Branch Manager: Horticulture Graduate Turns Science into Success

As a pest control specialist who makes house calls daily, Jay Ramirez, 29, is no stranger to unhappy customers. People are trying to run businesses, grow plants, or just live a clean, peaceful existence – and, at times, unwanted vermin get in the way. That’s when Ramirez, a Valencia College graduate, comes to the rescue with more than just the suggested pesticides.

“We dabble in all sorts of sorcery to get the job done,” says Ramirez, who now is the Lake Mary branch manager at Truly Nolen, a nationwide pest control company. “So having a degree in plant science really helps.” On a recent house call, Ramirez found himself defusing a typically-tense situation – shortly after the customer’s pest encounter – when he noticed the client had a collection of bonsai trees. Cue plant science.

“I used to run a side-business of selling bonsai, so I was able to have an in-depth conversation and suggest products that we offer,” says Ramirez. “When customers see that you’re knowledgeable and can help them in multiple ways, you can get a lot done.”

Ramirez’ breadth of knowledge extends beyond bonsai – and it was growing well before he even had a college degree. Raised in Miami in a Cuban-American family, he worked as a handyman in a series of odd jobs that, ultimately, led him to 9-5 employment as a small aircraft mechanic in Pompano Beach. He found a passion for plants in his free time, when he wasn’t tinkering away at Cessna electrical systems. That’s when he saw a CareerSource flyer encouraging students to apply to Valencia College. Upon discovering that Valencia College had a strong horticulture program – and scholarships were available – he leapt at the chance, enrolling in the fall of 2014.

In hot pursuit of an associate in science degree in plant science and agricultural technology, it wasn’t long before his curiosity for all things botanical found a space to thrive. “I honestly learned so much from Dr. [Javier] Garces – and so much about entomology from Dr. [Denise] DeBusk.”

In spite of balancing a full course load with a full-time night job at Home Depot, Ramirez excelled and, in just a couple of semesters, he had the plant technology chops to get a job with a local company in St. Cloud, Luv-A-Lawn Landscaping and Pest Control. “I remember the job interview,” recalls Ramirez. “I went in, and the first thing they did was hand me a soil analysis sheet and asked if I could read it. Because of what I’d learned in Dr. Garces’ class, it was no problem.” He was hired on the spot.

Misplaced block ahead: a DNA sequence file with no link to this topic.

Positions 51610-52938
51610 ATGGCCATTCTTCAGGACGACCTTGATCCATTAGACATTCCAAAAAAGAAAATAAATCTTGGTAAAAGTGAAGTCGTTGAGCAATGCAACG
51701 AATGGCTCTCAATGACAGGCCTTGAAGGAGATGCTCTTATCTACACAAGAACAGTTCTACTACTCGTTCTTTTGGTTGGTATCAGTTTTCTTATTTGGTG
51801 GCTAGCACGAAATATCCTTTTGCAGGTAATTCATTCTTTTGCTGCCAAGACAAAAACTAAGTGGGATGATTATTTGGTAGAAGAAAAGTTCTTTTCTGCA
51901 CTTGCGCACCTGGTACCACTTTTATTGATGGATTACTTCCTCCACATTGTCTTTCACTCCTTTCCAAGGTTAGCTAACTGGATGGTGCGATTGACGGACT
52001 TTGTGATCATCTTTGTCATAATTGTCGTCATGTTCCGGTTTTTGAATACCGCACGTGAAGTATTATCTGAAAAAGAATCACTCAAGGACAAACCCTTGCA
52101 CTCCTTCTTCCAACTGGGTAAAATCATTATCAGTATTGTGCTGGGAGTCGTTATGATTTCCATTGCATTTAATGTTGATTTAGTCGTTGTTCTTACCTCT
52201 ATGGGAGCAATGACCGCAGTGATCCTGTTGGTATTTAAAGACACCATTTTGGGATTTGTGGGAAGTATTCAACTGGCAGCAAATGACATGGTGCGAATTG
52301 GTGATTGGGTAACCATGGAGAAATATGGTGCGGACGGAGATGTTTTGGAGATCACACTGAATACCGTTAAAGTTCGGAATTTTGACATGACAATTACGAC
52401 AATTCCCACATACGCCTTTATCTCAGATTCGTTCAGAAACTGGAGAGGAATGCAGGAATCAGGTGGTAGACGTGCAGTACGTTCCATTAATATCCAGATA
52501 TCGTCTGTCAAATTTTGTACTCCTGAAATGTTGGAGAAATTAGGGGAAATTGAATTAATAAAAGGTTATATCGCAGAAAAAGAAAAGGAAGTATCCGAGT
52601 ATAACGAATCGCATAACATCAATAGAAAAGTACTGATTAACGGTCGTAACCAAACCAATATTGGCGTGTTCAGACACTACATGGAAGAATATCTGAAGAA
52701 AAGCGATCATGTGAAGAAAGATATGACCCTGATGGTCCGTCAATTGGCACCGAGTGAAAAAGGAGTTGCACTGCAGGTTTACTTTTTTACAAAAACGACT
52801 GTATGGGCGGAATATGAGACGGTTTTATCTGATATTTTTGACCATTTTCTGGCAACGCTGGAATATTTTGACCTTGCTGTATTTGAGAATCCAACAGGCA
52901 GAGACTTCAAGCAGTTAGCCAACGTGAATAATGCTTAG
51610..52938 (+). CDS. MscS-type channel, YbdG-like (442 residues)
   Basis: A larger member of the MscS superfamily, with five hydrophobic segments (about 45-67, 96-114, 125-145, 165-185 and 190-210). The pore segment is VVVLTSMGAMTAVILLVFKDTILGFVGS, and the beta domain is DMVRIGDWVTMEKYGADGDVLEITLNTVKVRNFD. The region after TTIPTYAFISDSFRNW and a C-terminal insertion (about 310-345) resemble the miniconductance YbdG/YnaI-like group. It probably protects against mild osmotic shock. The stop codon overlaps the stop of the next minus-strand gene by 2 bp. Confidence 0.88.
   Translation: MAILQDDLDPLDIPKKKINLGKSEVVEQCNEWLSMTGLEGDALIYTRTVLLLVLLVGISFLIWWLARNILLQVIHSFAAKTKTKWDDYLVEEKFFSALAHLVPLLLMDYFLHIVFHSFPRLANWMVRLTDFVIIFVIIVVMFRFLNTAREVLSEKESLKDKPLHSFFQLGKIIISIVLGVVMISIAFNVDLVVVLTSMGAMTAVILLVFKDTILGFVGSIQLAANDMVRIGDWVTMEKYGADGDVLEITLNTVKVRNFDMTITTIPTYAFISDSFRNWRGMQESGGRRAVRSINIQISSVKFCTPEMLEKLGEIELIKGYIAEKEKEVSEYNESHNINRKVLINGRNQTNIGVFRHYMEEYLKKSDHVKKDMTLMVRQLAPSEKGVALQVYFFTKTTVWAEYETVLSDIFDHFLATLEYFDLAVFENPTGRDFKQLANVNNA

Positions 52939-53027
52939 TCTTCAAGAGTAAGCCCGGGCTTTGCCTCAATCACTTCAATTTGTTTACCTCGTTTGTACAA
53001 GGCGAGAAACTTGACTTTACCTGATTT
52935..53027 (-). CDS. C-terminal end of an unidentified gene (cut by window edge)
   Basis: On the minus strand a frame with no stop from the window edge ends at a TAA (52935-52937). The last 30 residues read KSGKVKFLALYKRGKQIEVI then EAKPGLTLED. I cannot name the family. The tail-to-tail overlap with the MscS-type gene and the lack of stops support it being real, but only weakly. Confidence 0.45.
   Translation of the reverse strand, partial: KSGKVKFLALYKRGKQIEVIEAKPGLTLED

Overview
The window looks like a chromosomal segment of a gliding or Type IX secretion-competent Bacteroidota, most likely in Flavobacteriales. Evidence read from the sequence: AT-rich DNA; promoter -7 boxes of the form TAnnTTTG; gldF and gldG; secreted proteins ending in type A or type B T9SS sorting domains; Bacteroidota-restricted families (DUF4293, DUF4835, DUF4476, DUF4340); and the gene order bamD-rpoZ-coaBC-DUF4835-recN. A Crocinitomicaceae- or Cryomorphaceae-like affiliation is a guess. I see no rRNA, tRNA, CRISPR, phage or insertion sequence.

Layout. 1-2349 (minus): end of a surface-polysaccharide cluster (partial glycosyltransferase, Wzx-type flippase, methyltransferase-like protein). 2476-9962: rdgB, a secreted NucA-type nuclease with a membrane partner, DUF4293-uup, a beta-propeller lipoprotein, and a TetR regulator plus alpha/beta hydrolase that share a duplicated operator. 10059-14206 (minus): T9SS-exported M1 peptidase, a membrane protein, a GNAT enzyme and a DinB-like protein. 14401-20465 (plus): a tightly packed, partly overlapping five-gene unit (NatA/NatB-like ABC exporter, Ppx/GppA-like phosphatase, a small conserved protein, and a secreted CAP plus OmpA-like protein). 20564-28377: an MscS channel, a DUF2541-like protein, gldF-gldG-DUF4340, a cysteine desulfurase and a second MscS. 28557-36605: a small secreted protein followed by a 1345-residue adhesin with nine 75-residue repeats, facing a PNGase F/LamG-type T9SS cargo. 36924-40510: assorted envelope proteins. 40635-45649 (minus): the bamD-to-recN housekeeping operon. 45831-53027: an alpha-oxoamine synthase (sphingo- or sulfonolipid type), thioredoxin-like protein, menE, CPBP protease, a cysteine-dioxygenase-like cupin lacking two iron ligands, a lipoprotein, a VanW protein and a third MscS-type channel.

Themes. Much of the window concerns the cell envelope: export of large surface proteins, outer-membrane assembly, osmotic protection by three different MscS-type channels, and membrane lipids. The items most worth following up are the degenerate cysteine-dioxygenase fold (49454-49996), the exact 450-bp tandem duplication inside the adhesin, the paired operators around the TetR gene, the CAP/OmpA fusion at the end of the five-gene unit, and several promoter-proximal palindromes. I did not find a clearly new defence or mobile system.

Ramirez continued working and studying. He graduated from Valencia College’s program in fall of 2017, and began working at Agri-Starts in Apopka, a greenhouse operation specializing in tissue-culture cloning process known as somatic embryogenesis – not to be confused with genetically-modified organisms. “Without getting too technical, it’s basically a really fast and natural way to get a clone of a specific generation of plants from just the leaf cuttings,” Ramirez explains.

Plant Sciences and Agricultural Technology graduate Jay Ramirez examines the health of a plant at Valencia College’s West Campus greenhouse on Jan. 7, 2019 in Orlando, Fla.

Early on in his stint at Agri-Starts, he was promoted to a managerial role in the 60,000-square-foot operation, in charge of a team of three plant-graders and overseeing greenhouse production of aquatic plants, bananas and peace lilies. Eventually, he was approached by Truly Nolen for a leadership role, in which he quickly rose to manager of the Lake Mary branch. Again, his horticulture background from Valencia College served him well, and his knowledge from the greenhouse carried over to his new job with the major pest control company.

“I was a manager-in-training, in charge of developing a call center,” says Ramirez. “My team was the most informed. We relied heavily on our plant knowledge to complete sales. [At Agri-Starts] I had learned chemical names for certain commercial pesticides. One day a customer called, and he had over 200 species of hibiscus he needed to take care of with different applications. I was able to talk to him, and we made the sale. It’s not every day you sell $2,500 in a day – over the phone.”

In his professional life, Ramirez revels in the science of his business. His science background comes in handy when he encounters people who’ve been in business longer than he’s been alive, but may not necessarily have the formal education. “Sometimes you have to let them talk from their experience,” says Ramirez. “Others, you have to show them the reasoning behind your suggestions and what you’re selling. I’m Cuban, so I can talk to you all day about folklore. But at the end of the day, plants don’t grow any better if you plant them at a certain point in the moon cycle. And trees don’t fruit because you beat them with a shovel. There is science behind this business and, the more you know, the more you can sell.”

Ramirez is by no means leaving his scientific know-how in the office. At home, on his quarter-acre lot in St. Cloud, he and his wife tend an urban garden of niche items one might find in trendy kitchens and old recipes alike: heirloom tomatoes, Peruvian cherry peppers, super-sweet “ice cream” bananas.

For anyone considering a degree in horticulture, Ramirez hopes he or she won’t underestimate the power of plants.

“A plant can hurt you or help you depending on what you know about it. People may say, ‘I don’t deal with plants.’ Do you like to eat a steak? – well, cows eat grass. It all comes full circle,” Ramirez says plainly. “[Plant science] is getting back to the basics, back to your roots – no pun intended.”

Plant Sciences and Agricultural Technology graduate Jay Ramirez poses for a portrait in the West campus greenhouse on Jan. 7, 2019 in Orlando, Fla.